Hummingbirds

If you’re hearing hummers whirring overhead, it’s not your imagination; we’re into the season of migration for hummingbirds. (Shutterstock).

Lawnmowers droning, cicadas buzzing, the slightly skewed tune of ice cream trucks – some sounds are the songs of summer. But of all the noises that are part of the season, there’s one sound that sends my spouse and me running to windows or out the door, eagerly searching for the source: the high trill of hummingbirds in flight.

If you’re hearing hummers whirring overhead, it’s not your imagination; we’re into the season of migration for hummingbirds. They pass through our area twice each year, heading up to the mountains from mid-April to mid-May. They don’t linger in our yards at that time, since there are few flowers for them to sip upon.

Hummingbirds are some of the world’s smallest avians; their family contains the smallest of all birds. But don’t let their size fool you; males hummingbirds have attitude and are fiercely territorial. This results in aerial battles that look like hockey games with body checks and moves to interfere with flight paths.

Hummingbirds have specialized wings with shoulders that can move 180-degrees. This, plus thin primary flight feathers at the tip, allows for rapid flight, hovering, and the ability to fly both forwards and backwards. What we notice is the high-pitched humming sound made by the wing beats.

They feed primarily on nectar produced by flowers but get protein by dining on tiny insects or spiders as well. To sup on the nectar, hummingbirds hover in front of the flower and extend their long, split tongues. Small, hair-like lamellae on the tongues trap the nectar for the hummingbirds to pull from the flower to drink.

Once in their mountain home, they nest, then head back down in stages beginning in early July. For this reason, the time to hang hummingbird feeders is on the fourth of July.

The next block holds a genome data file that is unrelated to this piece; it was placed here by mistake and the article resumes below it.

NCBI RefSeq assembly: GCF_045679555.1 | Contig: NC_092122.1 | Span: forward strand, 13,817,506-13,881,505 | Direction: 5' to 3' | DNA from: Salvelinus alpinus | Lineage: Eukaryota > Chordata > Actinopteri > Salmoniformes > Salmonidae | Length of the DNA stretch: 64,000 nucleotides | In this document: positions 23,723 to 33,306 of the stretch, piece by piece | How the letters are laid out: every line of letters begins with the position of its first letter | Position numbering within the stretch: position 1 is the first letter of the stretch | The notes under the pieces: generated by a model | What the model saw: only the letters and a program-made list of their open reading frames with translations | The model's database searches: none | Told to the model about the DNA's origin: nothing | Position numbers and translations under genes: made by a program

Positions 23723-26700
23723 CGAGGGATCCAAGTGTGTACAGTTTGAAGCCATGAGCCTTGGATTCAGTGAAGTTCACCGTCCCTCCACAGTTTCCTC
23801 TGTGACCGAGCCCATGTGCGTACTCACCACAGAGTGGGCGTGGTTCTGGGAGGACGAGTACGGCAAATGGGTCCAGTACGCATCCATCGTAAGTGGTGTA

Males are the first to head south, leaving the females and juveniles to linger in the mountains. After spending time alone with the youngsters, females are the next to migrate through, with juveniles trailing behind. In this leisurely migration, broadtails, rufus, black chinned, and calliope hummingbirds will visit our yards through September.

Once they’ve learned that your yard is a buffet for them, hummingbirds remember where they’ve fed. If you have feeders out or flowers they love, they’ll visit you again next year.

Attract hummingbirds to your yard by adding the color that calls to them as they wing past, particularly reds, oranges, pinks, and purples. Agastache, penstemon, honeysuckles (Lonicera spp.), and currants (ribes spp.) are good choices to plant, but for a longer list of flowers to attract hummingbirds, visit gilpin.extension.colostate.edu/programs/mtn-hort/hummingbird.

Keep a small amount of sugar water in your feeder, replacing it every three to four days. But because we don’t get a lot of hummingbirds at any given time – they stop, take a drink, then keep migrating – use little feeders, one-quarter full, and change the sugar water often or it ferments. You don’t want to get the little guys drunk – they’d be easy prey for predators if disoriented.

Mix your own with four parts water to one-part sugar, and skip the food coloring, which is harmful to hummingbirds. Bring it to a boil to dissolve sugar and get rid of impurities, then refrigerate it until your feeders need a refill.

By Carol A. O’Meara. Carol is an Extension Agent – Horticulture Entomology at Colorado State University Extension Boulder County. For more information contact CSU Extension at the Boulder County Fairgrounds, 9595 Nelson Road, Box B, Longmont, 303.678.6377, e-mail comeara@bouldercounty.org or visit ext.colostate.edu/boulder.